New research from the Royal United Services Institute (RUSI) has laid bare the mental and physical toll that cybersecurity workers face as a result of their work.
In a number of interviews with individuals who had been at the forefront of ransomware attacks and their aftermath, RUSI found that individuals were suffering from stress related illnesses, alongside financial, reputational and social harm as a result of ransomware attacks.
Ransomware attacks involve bypassing an organizations network security, and then encrypting or exfiltrating their data before submitting a ransom that must be paid for the safe return of the data.
Personal insight from victims
A significant number of those RUSI spoke to experienced sleep deprivation, resulting in them developing extreme fatigue and falling asleep at work. Various levels of stress were experienced by security workers, with one interviewee citing the stress of a ransomware attack as a potential cause for a heart attack that required surgery.
In another case, the interviewee required hospital checkups after the stress of a ransomware attack resulted in severe dehydration after the individual drank excessive amounts of coffee that exacerbated a pre-existing heart condition.
Some of those RUSI spoke to felt challenged and inadequate after their employer brought in an external IT company to assist in recovery, but poor communication and integration led to inefficiencies post-attack. Moreover, many security professionals take ransomware attacks as an opportunity to retire or resign, particularly those with several years experience in a single position.
Many of these people felt a sense of bereavement after the data and information they had been collecting and protecting for years was stolen, with one interviewee describing a sense of ‘love’ for their archives. These psychological issues extend beyond the professional environment, and often have a very real impact on the personal lives of security professionals.
A number of victims provided anecdotes about the excessive working hours resulting in a poor work/life balance, with many reporting that they had missed out on their personal and family life. In one case, an individual had to provide childcare for a senior member of their team so that they could work extended hours.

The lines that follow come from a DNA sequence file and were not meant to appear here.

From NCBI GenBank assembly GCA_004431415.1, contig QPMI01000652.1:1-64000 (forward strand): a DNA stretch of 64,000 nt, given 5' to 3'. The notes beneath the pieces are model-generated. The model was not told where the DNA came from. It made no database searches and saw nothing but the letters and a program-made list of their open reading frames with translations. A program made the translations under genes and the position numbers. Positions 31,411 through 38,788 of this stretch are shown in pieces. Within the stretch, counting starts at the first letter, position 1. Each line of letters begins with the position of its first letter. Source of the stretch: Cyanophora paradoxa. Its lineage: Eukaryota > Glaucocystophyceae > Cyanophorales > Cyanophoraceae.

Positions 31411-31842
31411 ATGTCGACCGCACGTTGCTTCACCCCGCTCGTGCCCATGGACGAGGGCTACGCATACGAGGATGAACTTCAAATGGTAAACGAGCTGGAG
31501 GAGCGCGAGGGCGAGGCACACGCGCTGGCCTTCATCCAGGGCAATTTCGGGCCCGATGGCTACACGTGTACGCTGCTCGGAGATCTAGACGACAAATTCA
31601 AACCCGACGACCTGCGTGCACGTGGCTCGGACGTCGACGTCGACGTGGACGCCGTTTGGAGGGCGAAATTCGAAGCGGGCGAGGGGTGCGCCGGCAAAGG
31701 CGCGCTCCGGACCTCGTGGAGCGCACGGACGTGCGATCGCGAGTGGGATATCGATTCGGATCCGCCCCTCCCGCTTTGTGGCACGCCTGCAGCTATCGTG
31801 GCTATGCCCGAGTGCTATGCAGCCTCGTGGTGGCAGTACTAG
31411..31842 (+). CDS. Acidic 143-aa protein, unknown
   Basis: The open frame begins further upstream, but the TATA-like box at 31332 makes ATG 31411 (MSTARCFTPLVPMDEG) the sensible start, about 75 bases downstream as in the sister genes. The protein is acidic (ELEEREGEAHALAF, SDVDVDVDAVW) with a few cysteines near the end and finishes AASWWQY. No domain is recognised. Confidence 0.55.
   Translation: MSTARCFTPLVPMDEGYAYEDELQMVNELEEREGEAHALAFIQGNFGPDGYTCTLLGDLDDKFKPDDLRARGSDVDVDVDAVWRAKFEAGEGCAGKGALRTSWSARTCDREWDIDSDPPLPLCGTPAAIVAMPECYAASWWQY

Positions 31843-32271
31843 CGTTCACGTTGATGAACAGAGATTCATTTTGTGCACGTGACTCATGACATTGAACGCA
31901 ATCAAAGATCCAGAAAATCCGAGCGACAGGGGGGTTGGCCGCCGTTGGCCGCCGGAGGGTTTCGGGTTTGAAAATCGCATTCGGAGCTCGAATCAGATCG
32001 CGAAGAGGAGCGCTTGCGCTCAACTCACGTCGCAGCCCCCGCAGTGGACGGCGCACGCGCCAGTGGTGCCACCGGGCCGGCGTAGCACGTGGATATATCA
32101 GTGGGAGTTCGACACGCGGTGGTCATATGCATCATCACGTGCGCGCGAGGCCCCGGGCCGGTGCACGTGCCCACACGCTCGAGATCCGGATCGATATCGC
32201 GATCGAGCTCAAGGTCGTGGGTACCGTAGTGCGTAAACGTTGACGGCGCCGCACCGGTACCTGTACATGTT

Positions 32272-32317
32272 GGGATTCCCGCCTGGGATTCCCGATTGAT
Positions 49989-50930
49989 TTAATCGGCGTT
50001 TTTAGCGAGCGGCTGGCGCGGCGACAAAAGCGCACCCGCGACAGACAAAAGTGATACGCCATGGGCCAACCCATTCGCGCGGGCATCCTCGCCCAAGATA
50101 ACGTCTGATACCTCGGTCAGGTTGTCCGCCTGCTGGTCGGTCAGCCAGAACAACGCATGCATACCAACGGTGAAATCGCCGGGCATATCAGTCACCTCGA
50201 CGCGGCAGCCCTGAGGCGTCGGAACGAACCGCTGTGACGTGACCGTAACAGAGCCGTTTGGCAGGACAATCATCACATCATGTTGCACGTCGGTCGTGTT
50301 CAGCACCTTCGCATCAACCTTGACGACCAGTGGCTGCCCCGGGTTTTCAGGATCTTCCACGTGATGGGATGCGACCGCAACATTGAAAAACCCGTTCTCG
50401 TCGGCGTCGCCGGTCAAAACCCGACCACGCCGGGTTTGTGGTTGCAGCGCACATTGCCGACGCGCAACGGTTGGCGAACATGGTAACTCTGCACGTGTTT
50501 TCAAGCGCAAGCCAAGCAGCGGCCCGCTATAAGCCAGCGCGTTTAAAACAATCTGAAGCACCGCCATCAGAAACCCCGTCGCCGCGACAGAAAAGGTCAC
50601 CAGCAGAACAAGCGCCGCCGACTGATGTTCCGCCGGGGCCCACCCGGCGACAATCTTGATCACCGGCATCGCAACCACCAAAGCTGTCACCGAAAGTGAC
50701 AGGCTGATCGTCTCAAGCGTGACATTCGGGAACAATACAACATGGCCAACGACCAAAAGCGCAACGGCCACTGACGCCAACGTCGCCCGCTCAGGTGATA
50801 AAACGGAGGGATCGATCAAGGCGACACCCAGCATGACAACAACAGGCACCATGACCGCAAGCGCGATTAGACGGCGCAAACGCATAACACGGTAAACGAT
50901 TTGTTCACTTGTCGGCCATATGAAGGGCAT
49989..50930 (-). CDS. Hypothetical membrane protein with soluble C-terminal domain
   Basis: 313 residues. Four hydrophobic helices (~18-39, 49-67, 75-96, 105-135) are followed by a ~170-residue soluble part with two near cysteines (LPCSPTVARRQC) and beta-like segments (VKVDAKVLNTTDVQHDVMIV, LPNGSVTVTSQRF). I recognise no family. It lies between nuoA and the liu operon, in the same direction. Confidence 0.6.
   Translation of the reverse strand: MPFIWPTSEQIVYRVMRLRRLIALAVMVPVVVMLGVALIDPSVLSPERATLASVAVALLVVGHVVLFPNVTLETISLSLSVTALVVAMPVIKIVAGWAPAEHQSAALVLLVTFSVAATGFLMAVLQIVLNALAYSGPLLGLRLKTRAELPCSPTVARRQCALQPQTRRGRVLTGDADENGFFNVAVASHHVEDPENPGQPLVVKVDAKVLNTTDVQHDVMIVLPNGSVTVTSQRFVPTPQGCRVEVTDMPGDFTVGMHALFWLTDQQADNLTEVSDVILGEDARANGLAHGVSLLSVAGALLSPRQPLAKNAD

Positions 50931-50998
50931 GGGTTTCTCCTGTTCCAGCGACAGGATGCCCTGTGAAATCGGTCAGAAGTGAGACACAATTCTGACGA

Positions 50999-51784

The physical impacts also extend far beyond cybersecurity teams, with ransomware attacks on hospitals resulting in above average excess deaths due to rescheduled appointments and lost data. Furthermore, the aftermath of a ransomware attack on the Hackney Council impacted its ability to provide access and repairs to social housing, resulting in some residents living in moldy and damp properties for extended periods of time.
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Benedict Collins is a Staff Writer at TechRadar Pro covering privacy and security. Before settling into journalism he worked as a Livestream Production Manager, covering games in the National Ice Hockey League for 5 years and contributing heavily to the advancement of livestreaming within the league. Benedict is mainly focused on security issues such as phishing, malware, and cyber criminal activity, but he also likes to draw on his knowledge of geopolitics and international relations to understand the motives and consequences of state-sponsored cyber attacks.
He has a MA in Security, Intelligence and Diplomacy, alongside a BA in Politics with Journalism, both from the University of Buckingham. His masters dissertation, titled 'Arms sales as a foreign policy tool,' argues that the export of weapon systems has been an integral part of the diplomatic toolkit used by the US, Russia and China since 1945. Benedict has also written about NATO's role in the era of hybrid warfare, the influence of interest groups on US foreign policy, and how reputational insecurity can contribute to the misuse of intelligence.
Outside of work Ben follows many sports; most notably ice hockey and rugby. When not running or climbing, Ben can most often be found deep in the shrubbery of a pub garden.
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